With the COVID-19 virus risk this year, Hickory Farms is conducting the annual Property Inspection this year as a do-it-yourself activity. How is your individual property inspection coming? This is the perfect time of year to check out your property for small issues and get them corrected to avoid larger issues later. Many non-compliance issues can be resolved with just a few dollars and some elbow grease! Cleaning the algae off an exterior wall when it is just starting is much easier than waiting for it to cover the entire wall! Many of us are spending more time at home these days. Getting out of the house to work on a land-scaping or gardening project is just the ticket to get some exercise and spend a few hours in the sun-light! Do you have bushes that have grown so large they are now starting to block the sidewalk? How about a shutter or two that have fallen off recently? All home improvement stores are open and investing a few dollars on your property will come back to you in increased property value! Now is also a great time to get to that landscape or garden project you have been thinking about but didn't have the time to get to. A new bush or set of plants can dramatically improve the curb appeal of your property!

Although VDOT has authority for the condition of public sidewalks and streets, it will not trim the grass edges of our sidewalks nor remove the weeds growing from our cement sidewalk curbs bordering our asphalt streets. Please help everyone keep up the appearance of our community by edging the grass along our curbs and eliminating the weeds growing along our curbs and into our streets.

The Hickory Farms Property Inspection Checklist is available for download on the right.

By using this checklist, you will be sure to cover all the common non-compliance issues and avoid getting a letter from the Architecture Control Committee in the future!

Student Yellow Pages

If you offer services such as raking leaves, lawn mowing, babysitting, general home maintenance, dog walking, tutoring, etc., please email Bill at berg_bill@yahoo.com to be included.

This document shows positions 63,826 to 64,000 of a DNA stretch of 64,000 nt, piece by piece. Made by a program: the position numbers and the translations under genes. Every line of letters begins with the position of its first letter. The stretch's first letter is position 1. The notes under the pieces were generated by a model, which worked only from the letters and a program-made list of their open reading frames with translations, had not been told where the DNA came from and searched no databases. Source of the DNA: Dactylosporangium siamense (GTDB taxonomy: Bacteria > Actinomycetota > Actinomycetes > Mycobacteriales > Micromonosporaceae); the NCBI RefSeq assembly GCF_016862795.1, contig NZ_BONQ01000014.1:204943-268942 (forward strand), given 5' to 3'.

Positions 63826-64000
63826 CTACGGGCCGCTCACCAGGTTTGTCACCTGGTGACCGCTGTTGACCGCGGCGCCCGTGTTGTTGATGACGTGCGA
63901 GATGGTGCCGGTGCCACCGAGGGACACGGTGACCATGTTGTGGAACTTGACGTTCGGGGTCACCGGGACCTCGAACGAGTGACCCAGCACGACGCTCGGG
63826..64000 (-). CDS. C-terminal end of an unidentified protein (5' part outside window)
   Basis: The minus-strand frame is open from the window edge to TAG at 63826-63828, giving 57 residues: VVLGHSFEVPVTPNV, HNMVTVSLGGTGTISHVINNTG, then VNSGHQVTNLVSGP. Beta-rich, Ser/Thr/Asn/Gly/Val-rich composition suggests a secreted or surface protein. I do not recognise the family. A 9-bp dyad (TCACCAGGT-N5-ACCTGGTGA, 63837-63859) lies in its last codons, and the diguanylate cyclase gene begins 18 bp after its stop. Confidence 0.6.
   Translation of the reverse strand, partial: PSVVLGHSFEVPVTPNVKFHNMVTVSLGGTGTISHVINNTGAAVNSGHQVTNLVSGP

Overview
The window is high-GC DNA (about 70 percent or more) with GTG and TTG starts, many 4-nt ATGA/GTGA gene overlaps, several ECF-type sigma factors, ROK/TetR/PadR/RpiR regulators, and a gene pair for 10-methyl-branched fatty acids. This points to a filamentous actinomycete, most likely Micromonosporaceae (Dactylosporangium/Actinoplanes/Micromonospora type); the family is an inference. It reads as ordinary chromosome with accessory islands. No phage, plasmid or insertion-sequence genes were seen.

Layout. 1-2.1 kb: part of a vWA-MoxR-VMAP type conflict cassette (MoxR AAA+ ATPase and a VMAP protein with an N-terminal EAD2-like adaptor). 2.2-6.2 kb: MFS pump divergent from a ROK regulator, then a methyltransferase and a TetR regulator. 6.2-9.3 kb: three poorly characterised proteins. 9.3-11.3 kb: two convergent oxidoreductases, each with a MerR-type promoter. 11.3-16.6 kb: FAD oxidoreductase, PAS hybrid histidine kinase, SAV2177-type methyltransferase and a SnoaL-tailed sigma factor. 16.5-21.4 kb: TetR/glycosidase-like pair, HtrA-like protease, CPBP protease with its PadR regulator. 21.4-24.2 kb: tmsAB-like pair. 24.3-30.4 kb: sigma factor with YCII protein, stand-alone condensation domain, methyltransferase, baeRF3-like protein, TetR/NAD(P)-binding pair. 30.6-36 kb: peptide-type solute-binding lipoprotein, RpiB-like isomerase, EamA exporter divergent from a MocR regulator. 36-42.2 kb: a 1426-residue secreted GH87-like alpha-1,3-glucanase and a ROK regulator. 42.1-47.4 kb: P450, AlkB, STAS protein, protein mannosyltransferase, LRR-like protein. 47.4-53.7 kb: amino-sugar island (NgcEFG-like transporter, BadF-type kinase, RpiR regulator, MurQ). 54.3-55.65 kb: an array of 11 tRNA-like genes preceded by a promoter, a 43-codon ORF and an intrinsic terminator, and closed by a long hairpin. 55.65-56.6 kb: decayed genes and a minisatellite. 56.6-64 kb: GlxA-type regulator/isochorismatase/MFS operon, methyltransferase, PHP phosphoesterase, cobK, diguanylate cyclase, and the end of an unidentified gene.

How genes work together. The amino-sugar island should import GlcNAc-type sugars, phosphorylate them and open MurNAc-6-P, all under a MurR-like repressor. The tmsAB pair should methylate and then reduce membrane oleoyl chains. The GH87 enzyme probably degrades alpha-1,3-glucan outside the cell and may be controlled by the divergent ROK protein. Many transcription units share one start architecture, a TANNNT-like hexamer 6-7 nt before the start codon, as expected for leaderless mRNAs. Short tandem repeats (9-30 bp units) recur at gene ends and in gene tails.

Bridgette Buchanan (17) 703-307-7323 Babysitting and dog sitting
Britney Mulliner (17) 571-474-7277 Babysitting and dog sitting
Cody Dempster (17) 703-776-0101 Yard work, snow shoveling, housework
Dominic Cannata (17) 703-568-9896 Lawn mowing, shovel snow, cleaning, mulching
Erika Maaseide (17) 703-659-5321 Babysitting; Special Needs experienced
Kiera Stark (11) commonareas@hickoryfarms.org Pet sitting, plant/tree watering, weed picking and leaf raking
Kent Codding (18) 703-317-7319 Shovel snow, yard work, leaf raking
Paul Cannata (18) 786-445-5318 Lawn mowing, shovel snow, cleaning, mulching
Xavier Gilmer (15) 703-862-2192 Shovel snow; lawn mowing
Jaden Singh (17) 703-278-8800 Math tutoring, snow shoveling
George Codding (14) 703-223-4101 Snow shovel, yard work, leaf raking

Interested in Joining a Board Meeting?

Due to the pandemic and social distancing, HFCA Board meetings are on Zoom. Please contact a HFCA Board member for more information.

Join Our Listserv

There’s no better way to stay in touch than through our Hickory Farms email listserv. Visit hickoryfarms.org and click "Email Listserv” under the "For Residents" dropdown menu.

Changes Coming to the Hickory Farms Listserv

- By Hickory Farms Board of Directors

The Hickory Farms mailing list or "listserv" is an easy and free way for our community to communicate by email. Uses of the listserv include receiving emailed versions of the newsletter, lost pet notices, getting repair and tradesmen recommendations from your neighbors, and much more. While the service has been hosted by Yahoo for many years, recently, the features of the Yahoo service were scaled back, resulting in a limited set of features.